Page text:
With the run up to exam season well and truly underway it’s time to consider how best to support students. The answer? Practice, practice, practice.
To help students I’ve gone back through the available past papers and collated exam questions (and mark schemes) into topics so that students can practice questions for specific topics. Each section contains:
- A knowledge organiser for students to self evaluate their starting point for each topic.
- Key vocabulary that they need to remember.
- Past paper questions by topic for practice.
- Mark scheme to check their answers.
This is just one of several strategies that students will use to aid their learning over the next few months.
On Thursday 22nd May I presented some ideas at #TMCOOP about how to raise attainment at KS4. Below is a summary of my presentation.
Raising attainment at KS4.
I’ve noticed in my relatively short time of being a teacher that one of the overwhelmingly strongest indicators of how well a student achieves is effort. This may sound obvious. It is. Angela Duckworth discovered this in her research on GRIT (persistant effort towards a long term goal). If we want to do well at something that’s difficult it will require a huge amount of effort. How often do students not realise this until it is too late… “I wish I’d put more effort into revising.” When I look back over the past few years and analyse why some students have performed well at KS4 and some didn’t, the main differentiator is effort.
During last two terms I have attempted to build an ‘ethic of excellence’ in my classroom. I want all students to aspire to achieve the very top grades and I want them to know it will take a huge amount effort. I also want them to know that I will match their effort by supporting them through rigorous marking and feedback. Students aren’t always the best at following instructions from adults but they can be extremely good at mimicking behaviours.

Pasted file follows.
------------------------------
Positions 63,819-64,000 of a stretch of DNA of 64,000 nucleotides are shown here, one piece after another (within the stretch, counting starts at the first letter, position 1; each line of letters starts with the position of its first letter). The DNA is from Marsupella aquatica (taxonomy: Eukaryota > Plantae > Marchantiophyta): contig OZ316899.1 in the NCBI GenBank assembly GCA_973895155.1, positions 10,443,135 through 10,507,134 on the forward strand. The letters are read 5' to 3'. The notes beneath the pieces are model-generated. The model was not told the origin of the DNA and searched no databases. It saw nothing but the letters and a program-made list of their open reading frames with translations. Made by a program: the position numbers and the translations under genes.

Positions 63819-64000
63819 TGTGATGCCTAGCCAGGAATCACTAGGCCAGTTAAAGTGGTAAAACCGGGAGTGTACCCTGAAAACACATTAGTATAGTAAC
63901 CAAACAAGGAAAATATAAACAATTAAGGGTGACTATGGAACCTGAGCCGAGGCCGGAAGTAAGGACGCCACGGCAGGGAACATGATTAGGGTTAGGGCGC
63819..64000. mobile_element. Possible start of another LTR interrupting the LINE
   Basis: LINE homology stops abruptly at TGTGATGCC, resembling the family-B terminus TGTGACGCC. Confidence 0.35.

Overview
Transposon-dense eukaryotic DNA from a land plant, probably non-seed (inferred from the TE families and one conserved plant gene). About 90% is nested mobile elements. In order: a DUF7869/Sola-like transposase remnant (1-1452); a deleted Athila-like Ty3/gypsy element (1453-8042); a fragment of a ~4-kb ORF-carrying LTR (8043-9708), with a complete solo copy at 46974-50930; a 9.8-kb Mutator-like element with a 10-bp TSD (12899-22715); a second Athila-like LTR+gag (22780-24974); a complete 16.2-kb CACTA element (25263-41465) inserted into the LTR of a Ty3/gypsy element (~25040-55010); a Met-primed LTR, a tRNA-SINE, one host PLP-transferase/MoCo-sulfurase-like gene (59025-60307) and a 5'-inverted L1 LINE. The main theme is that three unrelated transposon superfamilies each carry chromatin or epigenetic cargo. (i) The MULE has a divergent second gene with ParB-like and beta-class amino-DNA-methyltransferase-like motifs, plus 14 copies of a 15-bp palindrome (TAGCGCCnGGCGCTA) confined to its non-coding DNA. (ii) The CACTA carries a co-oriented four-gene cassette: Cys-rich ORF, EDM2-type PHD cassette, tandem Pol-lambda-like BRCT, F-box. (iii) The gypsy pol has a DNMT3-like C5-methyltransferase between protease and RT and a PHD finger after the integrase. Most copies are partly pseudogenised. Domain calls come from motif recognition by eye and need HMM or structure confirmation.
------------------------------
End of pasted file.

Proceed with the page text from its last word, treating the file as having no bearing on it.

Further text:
An ethic of excellence.
Having read Ron Berger’s remarkable book ‘An Ethic of Excellence’ I was motivated to get my students working their socks off. In the book Berger talks about how he spends a lot of time ensuring that the work he asks his students to do is as close to a ‘real life’ as possible. He also discusses how he built a culture in his classroom whereby students only received one of two grades for their work – ‘Excellent’ or ‘Not finished yet.’ What a powerful system. I decided to give it a try with a GCSE class that were about to start a 10 week coursework project. Target grades ranged from A to E.
Do target grades have an adverse effect on effort? If a student is targeted a D/E grade, is it possible that they might see that as an opportunity to adjust their effort to reflect the low target, i.e. not try very hard. To test this hypothesis I started by setting a default expectation of all students in the class: A*. Was I confident that all students would achieve this? Realistically, probably not as there are many factors out of my control (attendance being one of them). But I was confident that this strategy would help everyone achieve or exceed their target grade (something that I hadn’t managed to do in the past).
Talent isn’t born.
I spent sometime explaining to students about the David Beckham’s and Jonny Wilkinson’s of this world and how much effort they put into practising. At the beginning of most lessons we would watch a short clip that actively demonstrated how high levels of effort matched with deliberate practice can lead to very impressive results. I found the work of Daniel Coyle (and his book ‘The Talent Code’) particularly helpful in shaping my thinking around this. In his book, Coyle explains how he spent almost two years scouring the world researching groups of talented people – from teenage Brazilian football players to young musical prodigies. A recurring theme was shared amongst all these successful groups. Lots of effort coupled with deliberate practice that was guided by a master coach.
Students were beginning to understand that the more effort they put in, the more they asked for my advice, the more they thought about their work the better the chance they had at achieving an A*.
This is where the effort manifested itself in the classroom. I introduced Berger’s idea of grading work as either ‘Excellent’ or ‘Not finished yet.’ Berger describes the art of re-drafting brilliantly in the video ‘Austin’s butterfly’ which is about a young boy who is asked to draw a butterfly by copying a photograph. You can see the difference in quality from the first attempt to the final attempt.
I attempted to build a culture in the classroom where it was typicality that all students would re-draft their work. Students were asked to re-draft their work several times which often led to a small incremental increase in marks between drafts but a huge difference by the time the final draft was submitted. Students also learnt to take a bit more pride in their work which appeared to come about because they had put so much effort into the redrafting that when it came time to submit a final copy they wanted it to be as close to perfect as possible.